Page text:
This article was published first in Itchen Valley News March 2020
So, New Year’s Resolutions – how did that go then? That determined resolution not to drink alcohol or to cut down on your sugar consumption or to go to the gym? If you are anything like me, it’s a huge achievement to have got through January with the resolution intact (and congratulations if you did) but what about now….how is it going? Are you back in the same place as you were in December so far as the booze is concerned or have you planned to reduce your sugar in take but succumbed to the delicious cakes at Brew with a View in Easton, or are you wondering why you took out a whole years’ subscription to the gym, when you haven’t been able to make it to more than one or two sessions? Perhaps a new approach is necessary!
The church has a different take on changing our characters. It’s called Lent. This is a period between Ash Wednesday and Easter Sunday, this year between 26th February and 12th April. Like many things to do with Christianity in our culture, Lent has been trivialized in the last few hundred years to have become no more than a gesture towards fasting – ‘what are you giving up for Lent?’ Christians ask each other, often answered by some faint reference to a not eating chocolate. But Lent is actually much more challenging than this and, in my view, has a much greater chance than a New Year’s Resolution of succeeding in achieving its objective, if properly understood.
Lent is modelled on Jesus’ time in the wilderness (a period of 40 days) at the beginning of his ministry in the gospel of Matthew 4 verses 1-11. Like the new leaf which we turn over in January, it is a period that Christians enter voluntarily: Jesus allowed the Holy Spirit to lead him into the wilderness, knowing that that he would face challenges there. But the key difference to a New Year’s Resolution, it seems to me is how Jesus, how Christians, deal with those moments when that thing that we have resolved not to do becomes more and more compelling or the desire to give up doing that thing we determined to do seems overpowering.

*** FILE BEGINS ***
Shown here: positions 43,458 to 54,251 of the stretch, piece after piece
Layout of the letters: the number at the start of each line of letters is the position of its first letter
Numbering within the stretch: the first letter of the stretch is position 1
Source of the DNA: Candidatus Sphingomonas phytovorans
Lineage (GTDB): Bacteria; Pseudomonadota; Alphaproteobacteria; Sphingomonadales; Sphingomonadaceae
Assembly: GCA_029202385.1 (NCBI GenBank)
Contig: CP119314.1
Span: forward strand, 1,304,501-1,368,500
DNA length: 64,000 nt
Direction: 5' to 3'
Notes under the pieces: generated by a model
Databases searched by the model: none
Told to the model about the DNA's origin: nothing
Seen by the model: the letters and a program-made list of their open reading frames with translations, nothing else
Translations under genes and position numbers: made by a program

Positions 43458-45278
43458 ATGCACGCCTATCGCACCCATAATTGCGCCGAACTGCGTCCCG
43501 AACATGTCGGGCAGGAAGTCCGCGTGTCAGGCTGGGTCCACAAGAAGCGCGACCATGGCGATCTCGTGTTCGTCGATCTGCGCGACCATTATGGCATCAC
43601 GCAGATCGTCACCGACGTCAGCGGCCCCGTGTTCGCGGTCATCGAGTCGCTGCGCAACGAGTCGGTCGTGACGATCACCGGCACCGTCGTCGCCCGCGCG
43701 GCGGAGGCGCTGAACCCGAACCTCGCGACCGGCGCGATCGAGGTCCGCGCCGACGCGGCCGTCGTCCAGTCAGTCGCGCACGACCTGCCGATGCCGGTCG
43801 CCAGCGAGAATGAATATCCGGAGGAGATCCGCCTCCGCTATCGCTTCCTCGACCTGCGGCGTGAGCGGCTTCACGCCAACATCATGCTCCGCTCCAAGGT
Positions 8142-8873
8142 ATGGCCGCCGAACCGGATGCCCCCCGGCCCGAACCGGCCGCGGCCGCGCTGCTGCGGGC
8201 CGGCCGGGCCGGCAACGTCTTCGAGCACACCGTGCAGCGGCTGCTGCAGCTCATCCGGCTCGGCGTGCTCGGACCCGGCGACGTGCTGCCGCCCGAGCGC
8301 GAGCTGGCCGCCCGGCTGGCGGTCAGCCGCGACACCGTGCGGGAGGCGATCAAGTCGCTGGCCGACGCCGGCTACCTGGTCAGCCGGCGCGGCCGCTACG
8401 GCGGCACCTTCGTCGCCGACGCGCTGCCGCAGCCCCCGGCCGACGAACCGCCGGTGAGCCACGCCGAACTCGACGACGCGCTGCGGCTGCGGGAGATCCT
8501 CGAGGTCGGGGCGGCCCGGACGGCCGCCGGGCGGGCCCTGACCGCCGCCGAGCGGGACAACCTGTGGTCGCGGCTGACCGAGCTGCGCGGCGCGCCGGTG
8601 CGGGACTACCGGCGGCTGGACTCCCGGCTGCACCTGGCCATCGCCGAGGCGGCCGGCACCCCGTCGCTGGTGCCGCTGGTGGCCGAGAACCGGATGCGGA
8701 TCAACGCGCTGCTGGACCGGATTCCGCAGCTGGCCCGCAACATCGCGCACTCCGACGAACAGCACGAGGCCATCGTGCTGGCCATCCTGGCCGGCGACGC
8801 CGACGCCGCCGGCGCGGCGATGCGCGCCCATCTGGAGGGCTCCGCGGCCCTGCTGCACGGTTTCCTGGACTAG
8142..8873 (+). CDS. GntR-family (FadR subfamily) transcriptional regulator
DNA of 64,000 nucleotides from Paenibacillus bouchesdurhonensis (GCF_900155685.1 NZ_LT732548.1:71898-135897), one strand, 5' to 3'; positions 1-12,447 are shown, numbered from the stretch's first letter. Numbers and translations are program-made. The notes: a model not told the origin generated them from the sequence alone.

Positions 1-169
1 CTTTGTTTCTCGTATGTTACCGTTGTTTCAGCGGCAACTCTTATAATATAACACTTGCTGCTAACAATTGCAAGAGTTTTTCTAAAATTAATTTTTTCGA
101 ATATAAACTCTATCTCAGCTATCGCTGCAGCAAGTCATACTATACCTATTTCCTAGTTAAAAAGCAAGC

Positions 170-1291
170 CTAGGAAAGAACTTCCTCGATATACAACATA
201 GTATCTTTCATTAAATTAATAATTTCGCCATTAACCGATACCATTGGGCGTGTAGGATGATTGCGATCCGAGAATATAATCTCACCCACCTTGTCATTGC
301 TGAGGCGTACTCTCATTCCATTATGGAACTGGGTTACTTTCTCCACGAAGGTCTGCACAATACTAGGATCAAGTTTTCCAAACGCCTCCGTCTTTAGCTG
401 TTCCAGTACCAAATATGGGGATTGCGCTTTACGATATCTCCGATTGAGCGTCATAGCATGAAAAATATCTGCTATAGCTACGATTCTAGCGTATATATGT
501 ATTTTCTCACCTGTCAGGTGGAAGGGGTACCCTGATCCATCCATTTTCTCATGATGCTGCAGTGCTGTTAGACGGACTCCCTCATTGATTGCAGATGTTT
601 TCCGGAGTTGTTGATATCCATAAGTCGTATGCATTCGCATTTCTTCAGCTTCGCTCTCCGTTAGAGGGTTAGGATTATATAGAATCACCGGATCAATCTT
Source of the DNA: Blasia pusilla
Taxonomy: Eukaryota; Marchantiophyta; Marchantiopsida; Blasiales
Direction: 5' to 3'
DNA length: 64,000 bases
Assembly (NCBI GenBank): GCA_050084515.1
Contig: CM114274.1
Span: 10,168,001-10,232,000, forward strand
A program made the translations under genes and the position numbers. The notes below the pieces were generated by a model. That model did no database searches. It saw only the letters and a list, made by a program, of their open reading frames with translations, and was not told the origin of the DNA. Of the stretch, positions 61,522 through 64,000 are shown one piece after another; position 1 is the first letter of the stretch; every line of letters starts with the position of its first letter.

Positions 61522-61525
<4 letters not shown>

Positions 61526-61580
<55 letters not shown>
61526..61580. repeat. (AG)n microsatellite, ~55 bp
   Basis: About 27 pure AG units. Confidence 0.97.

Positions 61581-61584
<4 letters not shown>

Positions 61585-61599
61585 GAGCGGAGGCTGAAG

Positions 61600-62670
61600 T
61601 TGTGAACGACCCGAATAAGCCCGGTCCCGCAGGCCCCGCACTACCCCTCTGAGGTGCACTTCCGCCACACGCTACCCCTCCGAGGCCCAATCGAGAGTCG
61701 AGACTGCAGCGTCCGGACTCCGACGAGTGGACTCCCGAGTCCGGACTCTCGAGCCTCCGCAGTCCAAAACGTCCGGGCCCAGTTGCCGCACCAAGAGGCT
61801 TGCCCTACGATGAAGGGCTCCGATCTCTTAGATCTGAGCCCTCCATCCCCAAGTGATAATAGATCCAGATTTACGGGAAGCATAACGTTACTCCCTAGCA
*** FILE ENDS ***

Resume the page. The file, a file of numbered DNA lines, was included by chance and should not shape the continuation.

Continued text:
In Matthew 4:1-11 we see Jesus treating those moments as temptation by a Tempter. Personifying that voice which says ‘drink me’ ‘eat me’ or (in the case of the gym) ‘give up’ puts the temptation outside ourselves. We see this wish to pour delicious claret down our necks or gorge ourselves on exquisite cake or save ourselves from the rowing machine, as something which is not us, not our character, not ‘just who we are’, but other – something outside us which we have allowed to come in and which wants to ruin us. This is an approach which ‘names it and shames it’ or perhaps ‘names it and deals with it’. Lent is a time to practice getting to grips with the real problems in our lives.
If this is not too much of a stretch, I would like to draw a parallel with the corona virus which is ravaging the world as I write. Work to defeat this virus could only be started when its genetic code was released by the Chinese Government to the scientists – they could describe it – and work out a means of defeating it. They could name it and deal with it.
In the same way, as we see temptation for what it is, the unwanted voice of an enemy, we can head it off in the mind (or perhaps we should say the heart) before it gets to any kind of decision; any kind of action or inaction. As various people have said: ‘Watch your thoughts, they become words. Watch your words, they become actions. Watch your actions, they become habits. Watch your habits, they become character. Watch your character, it becomes your destiny’.
Most importantly, as Jesus did in the wilderness, we can, in all of this, call upon that other person who is also separate from us but with us, if we choose to invite Him in, that ‘Higher Power’ as Alcoholics Anonymous refer to Him (the Holy Spirit to Christians) to help us, to give us strength, to resist that temptation and to defeat that enemy, who just wants to wreck our lives.